First, I’d just like to make an important announcement: I’m in love…with my new HP Chromebook. It’s chic. It’s fast. It’s aqua blue. Enough said.
Now on to business: ThinkKit, the blogging challenge I half-attempted in December (oops), has been carrying on throughout the year with a new topic each month. I was invited to suggest some prompts and this month mine was selected. Since my name was attached to it, it would be quite embarrassing to not actually answer it, right? So here we go:
What creative work has had the biggest impact on your life? Was it a book that changed your perspective in high school? A painting that gets your creativity flowing? Maybe it resulted in a project, a renewed sense of purpose, or a new viewpoint.
My kinda-sorta secret love is screenwriting. My senior year of writing classes at DePauw were devoted to the craft, and I left with a very rough (code for it makes me want to throw up a little bit when I think about it) draft of a full length screenplay (my capstone project for my major) and a shorter romantic comedy that warranted a jock to write to me in his workshop comments that he enjoyed it so much he would see it in a theater even if he didn’t have a date. I’ve kept that comment and will use it as blackmail in the future if need be.
I’ve always had a soft spot–or addiction–to films and TV shows, and I’ve been a writer for as long as I can remember. But there’s one thing that led me to connect the two together and spark a passion: the ending of Six Feet Under.
My mom was/is a huge fan of HBO’s Six Feet Under. When the show started in 2001 I was in the beginnings of middle school, meaning I was way too young to watch the series, though I picked up bits and pieces from my mom on what the show was about, the characters, and the drama. By the end of the series I was 16 and old enough for an invitation from my mom to watch the last of the finale with her when she was re-watching it a few days after it originally aired.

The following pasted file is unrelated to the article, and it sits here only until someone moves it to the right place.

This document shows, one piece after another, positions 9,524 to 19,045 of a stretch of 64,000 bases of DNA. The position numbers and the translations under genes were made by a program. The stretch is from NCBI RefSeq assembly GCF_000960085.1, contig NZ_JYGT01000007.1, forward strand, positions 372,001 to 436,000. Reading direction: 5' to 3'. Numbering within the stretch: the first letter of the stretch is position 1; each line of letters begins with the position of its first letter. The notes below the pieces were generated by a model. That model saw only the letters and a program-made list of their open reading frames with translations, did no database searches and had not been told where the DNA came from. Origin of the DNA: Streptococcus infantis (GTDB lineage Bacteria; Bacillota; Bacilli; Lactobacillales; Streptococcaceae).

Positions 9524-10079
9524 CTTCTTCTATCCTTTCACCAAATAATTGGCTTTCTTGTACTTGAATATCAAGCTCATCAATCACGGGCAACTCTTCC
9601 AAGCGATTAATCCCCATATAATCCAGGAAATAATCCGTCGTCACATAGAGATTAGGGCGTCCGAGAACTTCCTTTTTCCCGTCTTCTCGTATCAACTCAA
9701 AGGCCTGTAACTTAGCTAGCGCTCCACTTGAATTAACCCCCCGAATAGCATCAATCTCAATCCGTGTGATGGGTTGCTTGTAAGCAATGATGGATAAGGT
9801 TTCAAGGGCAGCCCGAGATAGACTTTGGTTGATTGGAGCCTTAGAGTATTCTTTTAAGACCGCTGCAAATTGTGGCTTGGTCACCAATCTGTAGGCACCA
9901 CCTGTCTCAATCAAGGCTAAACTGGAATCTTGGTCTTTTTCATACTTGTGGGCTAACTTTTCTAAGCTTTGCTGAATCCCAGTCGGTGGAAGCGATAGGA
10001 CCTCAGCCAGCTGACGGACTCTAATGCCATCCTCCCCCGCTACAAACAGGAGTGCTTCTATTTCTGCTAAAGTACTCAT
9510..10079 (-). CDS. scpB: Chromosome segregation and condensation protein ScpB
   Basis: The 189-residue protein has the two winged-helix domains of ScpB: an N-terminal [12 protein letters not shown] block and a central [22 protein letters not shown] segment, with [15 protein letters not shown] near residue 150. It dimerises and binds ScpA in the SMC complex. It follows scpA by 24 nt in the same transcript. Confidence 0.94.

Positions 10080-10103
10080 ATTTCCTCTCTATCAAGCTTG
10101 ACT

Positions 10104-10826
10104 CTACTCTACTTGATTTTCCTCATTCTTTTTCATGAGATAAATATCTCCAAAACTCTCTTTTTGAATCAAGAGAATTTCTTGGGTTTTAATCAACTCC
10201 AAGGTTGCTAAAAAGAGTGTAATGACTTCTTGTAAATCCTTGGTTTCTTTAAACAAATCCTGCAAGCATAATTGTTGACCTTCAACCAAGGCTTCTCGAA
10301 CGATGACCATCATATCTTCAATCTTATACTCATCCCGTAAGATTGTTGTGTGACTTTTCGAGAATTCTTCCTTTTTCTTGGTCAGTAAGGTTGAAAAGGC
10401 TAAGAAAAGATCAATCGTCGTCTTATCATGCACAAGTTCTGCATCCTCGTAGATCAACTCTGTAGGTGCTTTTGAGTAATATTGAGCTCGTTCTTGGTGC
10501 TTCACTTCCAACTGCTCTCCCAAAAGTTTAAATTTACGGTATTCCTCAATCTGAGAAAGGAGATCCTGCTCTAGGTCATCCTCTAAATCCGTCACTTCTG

Despite the fact I didn’t watch the show on a regular basis, despite the fact I wasn’t a fan, despite the fact I didn’t have an emotional attachment to the characters or the series, I was moved. And to this day I still consider it one of the best series finales I’ve ever seen. Maybe the selection of Sia’s “Breathe Me” played a role in the poignancy and impact of the scenes, but the writing and the choice for wrapping it up was so. Darn. Perfect.
In case you’re not up on the series (and confession, I still haven’t watched it, though I’d like to at some point)–it follows a family who owns a funeral home, and each episode began with a death, the screen going white, and the person’s name and birth and death dates appearing on the screen. The finale honored the style, and in a little over eight minutes at the end of the episode took us through eighty years, showing us not only what happens in the lives of the characters but showing us how and when they all die.
On the surface the description is incredibly depressing, yet there was something so magical, so clever, so impactful. When I watched it, it just clicked. I knew I wanted to write something that could make people feel the same exact way, and that it didn’t just mean becoming a novelist or a journalist. I could write things that would show up on a screen, could come to life with talented actors. And that was a pretty cool revelation.
If you’re curious about the hype I’ve portrayed, check it out here. (Also, bonus points if you notice the little Mindy Project connection in there!):
I should mention my runner-up is Stargirl by Jerri Spinelli, which I read in middle school and still consider to be one of my favorite books of all time. It’s one of the few I’ve read multiple times and I currently have it on my to-read list for this year. This quote…just…writing perfection:
“She was elusive. She was today. She was tomorrow. She was the faintest scent of a cactus flower, the flitting shadow of an elf owl. We did not know what to make of her. In our minds we tried to pin her to a cork board like a butterfly, but the pin merely went through and away she flew.”
So what about you? What creative works have impacted you in some way?